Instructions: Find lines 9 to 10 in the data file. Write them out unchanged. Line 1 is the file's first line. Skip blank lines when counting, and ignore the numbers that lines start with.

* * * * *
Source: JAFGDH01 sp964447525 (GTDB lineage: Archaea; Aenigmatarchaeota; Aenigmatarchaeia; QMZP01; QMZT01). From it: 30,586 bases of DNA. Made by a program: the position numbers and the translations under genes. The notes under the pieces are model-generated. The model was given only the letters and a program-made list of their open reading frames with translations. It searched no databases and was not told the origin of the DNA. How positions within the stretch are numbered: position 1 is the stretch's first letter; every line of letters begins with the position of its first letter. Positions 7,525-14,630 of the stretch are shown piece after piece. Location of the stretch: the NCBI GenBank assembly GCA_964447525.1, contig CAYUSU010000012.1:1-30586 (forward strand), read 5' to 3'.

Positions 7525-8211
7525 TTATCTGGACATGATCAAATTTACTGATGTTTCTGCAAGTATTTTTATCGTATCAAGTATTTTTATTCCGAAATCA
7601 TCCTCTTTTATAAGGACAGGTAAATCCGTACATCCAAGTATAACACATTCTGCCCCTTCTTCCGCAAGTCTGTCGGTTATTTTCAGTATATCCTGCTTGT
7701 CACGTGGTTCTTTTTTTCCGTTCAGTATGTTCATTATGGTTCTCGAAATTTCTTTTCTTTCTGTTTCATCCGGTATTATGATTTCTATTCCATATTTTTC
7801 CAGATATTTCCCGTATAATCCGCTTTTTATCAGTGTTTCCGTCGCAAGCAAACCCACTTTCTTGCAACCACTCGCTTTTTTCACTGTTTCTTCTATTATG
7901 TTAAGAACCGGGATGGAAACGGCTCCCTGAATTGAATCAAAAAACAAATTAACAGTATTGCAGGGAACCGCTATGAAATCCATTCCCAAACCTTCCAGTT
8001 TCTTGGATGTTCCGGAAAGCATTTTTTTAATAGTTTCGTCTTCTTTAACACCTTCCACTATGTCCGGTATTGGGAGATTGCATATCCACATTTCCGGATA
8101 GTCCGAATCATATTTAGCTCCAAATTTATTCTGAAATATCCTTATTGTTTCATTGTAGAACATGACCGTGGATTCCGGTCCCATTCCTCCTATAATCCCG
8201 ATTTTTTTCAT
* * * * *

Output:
8101 GTCCGAATCATATTTAGCTCCAAATTTATTCTGAAATATCCTTATTGTTTCATTGTAGAACATGACCGTGGATTCCGGTCCCATTCCTCCTATAATCCCG
8201 ATTTTTTTCAT